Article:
Why would anyone continue visiting the animal chiropractor after their pet is better?  After all, your pup came in with a limp and now it is gone.  So, the original problem is corrected – right?  The answer to that is probably yes.  However, there are multiple reasons to get checked every few months if your pet has suffered in the past.  We discuss a few reasons why below.

Your pet always shows pain, right?

Actually, many pets don’t show pain or an injury until it is advanced.  The reason for this has a little to do with evolution.  In the wild, an animal that shows weakness moves to the bottom of the food chain.  Predators try and sniff out the injured ones for an easy meal.  Therefore, it is best for an animal to avoid showing injury.  However, they feel pain just like you and I.  An animal chiropractor is trained to identify problems in the spine and joints before your pet shows any issues.  Getting periodic check ups will help catch issues before they become a big problem.

Starting over care may be more expensive in the long run

The great thing about animal chiropractic is that animals tend to respond quickly, and it is a much cheaper alternative than surgery and other costly options.  However, if your pet has gone through care before you understand that it takes a little more time up front to help them get back to normal.  Once they are back to normal, you definitely want to keep them that way.  A visit every few months can usually help maintain that.  However, if a pet goes longer without a check up sometimes the original injury returns.  The animal will require the same amount of care in frequency and duration as it did the initial visit.  It is much easier to try and protect the spine again regression!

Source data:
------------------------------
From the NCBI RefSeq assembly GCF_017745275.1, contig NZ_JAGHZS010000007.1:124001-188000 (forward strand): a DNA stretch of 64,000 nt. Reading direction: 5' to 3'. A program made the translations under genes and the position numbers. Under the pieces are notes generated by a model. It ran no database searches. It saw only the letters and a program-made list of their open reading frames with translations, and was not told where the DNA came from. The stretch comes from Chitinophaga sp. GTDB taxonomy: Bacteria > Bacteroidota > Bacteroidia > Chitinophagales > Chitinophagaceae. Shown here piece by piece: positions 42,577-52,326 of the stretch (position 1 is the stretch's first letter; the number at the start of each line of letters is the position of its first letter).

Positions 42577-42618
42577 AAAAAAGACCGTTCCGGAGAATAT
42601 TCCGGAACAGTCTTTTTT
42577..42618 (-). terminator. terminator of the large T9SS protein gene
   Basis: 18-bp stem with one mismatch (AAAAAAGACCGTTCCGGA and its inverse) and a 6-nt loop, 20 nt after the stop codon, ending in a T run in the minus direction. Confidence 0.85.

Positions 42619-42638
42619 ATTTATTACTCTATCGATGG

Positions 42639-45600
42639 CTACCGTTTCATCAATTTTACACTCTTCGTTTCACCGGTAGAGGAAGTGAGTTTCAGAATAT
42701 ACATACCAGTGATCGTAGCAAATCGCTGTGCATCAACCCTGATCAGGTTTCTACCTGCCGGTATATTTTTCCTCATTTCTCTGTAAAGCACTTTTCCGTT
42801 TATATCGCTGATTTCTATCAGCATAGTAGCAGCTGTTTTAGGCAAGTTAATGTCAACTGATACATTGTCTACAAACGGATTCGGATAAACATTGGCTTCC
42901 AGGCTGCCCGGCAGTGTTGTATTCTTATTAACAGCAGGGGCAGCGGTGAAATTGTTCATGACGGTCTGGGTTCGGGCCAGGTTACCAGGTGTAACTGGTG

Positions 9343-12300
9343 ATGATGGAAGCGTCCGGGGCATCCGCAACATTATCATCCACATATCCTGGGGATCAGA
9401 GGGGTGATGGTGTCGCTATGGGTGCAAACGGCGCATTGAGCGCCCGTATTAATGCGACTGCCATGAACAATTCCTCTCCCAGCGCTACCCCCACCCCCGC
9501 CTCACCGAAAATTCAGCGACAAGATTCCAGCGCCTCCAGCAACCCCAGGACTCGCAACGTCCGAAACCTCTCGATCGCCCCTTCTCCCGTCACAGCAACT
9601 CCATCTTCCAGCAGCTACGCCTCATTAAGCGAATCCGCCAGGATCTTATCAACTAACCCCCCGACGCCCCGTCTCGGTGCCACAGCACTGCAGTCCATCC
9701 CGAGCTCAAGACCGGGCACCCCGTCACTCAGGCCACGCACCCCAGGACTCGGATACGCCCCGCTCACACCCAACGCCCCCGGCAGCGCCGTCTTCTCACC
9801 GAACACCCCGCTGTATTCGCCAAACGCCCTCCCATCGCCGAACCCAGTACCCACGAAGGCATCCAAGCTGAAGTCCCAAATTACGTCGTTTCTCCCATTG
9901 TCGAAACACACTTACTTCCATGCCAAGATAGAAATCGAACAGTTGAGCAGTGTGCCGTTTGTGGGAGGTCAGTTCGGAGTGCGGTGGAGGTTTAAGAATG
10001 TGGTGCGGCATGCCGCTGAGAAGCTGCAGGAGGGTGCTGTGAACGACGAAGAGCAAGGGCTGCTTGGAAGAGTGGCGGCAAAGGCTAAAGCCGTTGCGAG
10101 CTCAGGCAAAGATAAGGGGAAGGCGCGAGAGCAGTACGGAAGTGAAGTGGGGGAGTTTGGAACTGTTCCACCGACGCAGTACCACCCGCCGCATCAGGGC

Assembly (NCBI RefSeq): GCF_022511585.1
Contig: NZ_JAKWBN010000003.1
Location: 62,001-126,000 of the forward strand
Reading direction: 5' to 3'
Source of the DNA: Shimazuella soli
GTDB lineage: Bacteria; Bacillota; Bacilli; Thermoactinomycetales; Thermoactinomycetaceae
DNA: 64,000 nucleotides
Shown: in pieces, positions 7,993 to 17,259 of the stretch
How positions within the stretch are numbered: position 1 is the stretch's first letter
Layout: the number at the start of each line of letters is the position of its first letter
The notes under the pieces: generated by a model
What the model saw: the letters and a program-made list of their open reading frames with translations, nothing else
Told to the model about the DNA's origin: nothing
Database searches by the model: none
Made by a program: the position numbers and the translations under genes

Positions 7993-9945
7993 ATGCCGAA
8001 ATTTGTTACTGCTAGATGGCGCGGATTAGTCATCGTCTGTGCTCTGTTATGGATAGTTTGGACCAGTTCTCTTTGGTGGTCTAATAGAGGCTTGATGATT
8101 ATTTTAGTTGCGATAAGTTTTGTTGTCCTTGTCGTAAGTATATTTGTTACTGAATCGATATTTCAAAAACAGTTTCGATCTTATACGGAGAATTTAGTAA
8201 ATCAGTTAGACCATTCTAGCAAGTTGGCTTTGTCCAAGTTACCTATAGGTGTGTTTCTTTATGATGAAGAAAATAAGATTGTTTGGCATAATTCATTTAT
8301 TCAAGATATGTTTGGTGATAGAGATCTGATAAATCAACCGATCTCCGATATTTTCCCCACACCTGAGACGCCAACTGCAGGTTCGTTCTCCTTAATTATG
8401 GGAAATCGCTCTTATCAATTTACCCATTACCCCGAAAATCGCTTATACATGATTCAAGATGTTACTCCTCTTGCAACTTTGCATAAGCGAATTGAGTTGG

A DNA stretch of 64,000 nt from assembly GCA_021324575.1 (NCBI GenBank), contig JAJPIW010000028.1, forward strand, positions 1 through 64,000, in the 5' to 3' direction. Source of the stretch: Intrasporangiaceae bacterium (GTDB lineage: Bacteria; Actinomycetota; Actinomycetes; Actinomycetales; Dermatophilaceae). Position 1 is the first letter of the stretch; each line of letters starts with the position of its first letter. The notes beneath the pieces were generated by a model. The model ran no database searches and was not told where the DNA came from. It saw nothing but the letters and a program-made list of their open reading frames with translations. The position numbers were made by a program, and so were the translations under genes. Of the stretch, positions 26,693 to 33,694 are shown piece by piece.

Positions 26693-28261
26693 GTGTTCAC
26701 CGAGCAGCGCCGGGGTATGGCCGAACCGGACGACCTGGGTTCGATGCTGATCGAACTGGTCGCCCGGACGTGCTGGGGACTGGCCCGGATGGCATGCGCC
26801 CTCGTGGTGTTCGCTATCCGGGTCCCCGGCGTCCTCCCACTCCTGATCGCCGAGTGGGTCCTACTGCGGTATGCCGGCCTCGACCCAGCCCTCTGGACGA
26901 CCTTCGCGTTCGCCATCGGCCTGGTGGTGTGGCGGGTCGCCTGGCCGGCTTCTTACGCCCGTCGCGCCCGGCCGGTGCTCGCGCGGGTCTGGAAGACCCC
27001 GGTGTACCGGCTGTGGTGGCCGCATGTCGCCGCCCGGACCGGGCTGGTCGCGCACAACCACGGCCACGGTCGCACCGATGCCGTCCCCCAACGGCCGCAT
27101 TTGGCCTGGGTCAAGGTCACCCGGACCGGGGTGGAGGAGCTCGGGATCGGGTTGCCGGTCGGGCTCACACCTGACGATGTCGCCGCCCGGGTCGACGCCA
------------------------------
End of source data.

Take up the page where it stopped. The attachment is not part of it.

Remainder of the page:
Should you visit an animal chiropractor if your pet has never had a problem?

I would highly recommend periodic visits for a pet even if it hasn’t had problems before.  A healthy pet will not require an intense period of care up front.  Rather, the animal chiropractor will be able to assess the health of the spine and make recommendations based off that.  Frequently, animals that have never suffered with an injury can go months without a check up.  Fortunately, a periodic check up will catch any small issues before they snowball down the road into something serious.

So, why would someone continue visiting the animal chiropractor after they pet is healthy?  As we’ve discussed, animals don’t show pain unless it’s advanced, it is more cost effective in the long run typically, and you can catch small issues before they become major problems.  Interested in learning more?  Visit us at


Rascall the Rescue and her Arthritis

dogarthritisRascal is a senior gal dealing with some arthritis and generalized discomfort. She came to see us because she was struggling with her normal activities and just didn’t have that pep in her step like she once had. Her fur mom wanted to avoid putting her on medications long term and was looking for a natural way to make her baby a bit more comfortable.

When Rascal first came to see us she was walking with an unsteady and obviously uncomfortable gait. She was slow moving and really struggled to get herself up and down. During her first adjustment Rascall just completely relaxed. She plopped on down and allowed a full workup!

Her mom brought her back to see us one week later and what a difference that week had made! Rascal walked in with vigor, was able to handle the tile floor without any trouble and was able to sit/stand much easier than the previous week. Her mom tells us she has been spunky as ever, her hind legs seemed stronger and she was way more energetic. Sometimes the simplest things can give our senior dogs a new lease on life!

pain relief for pets

Pain relief for pets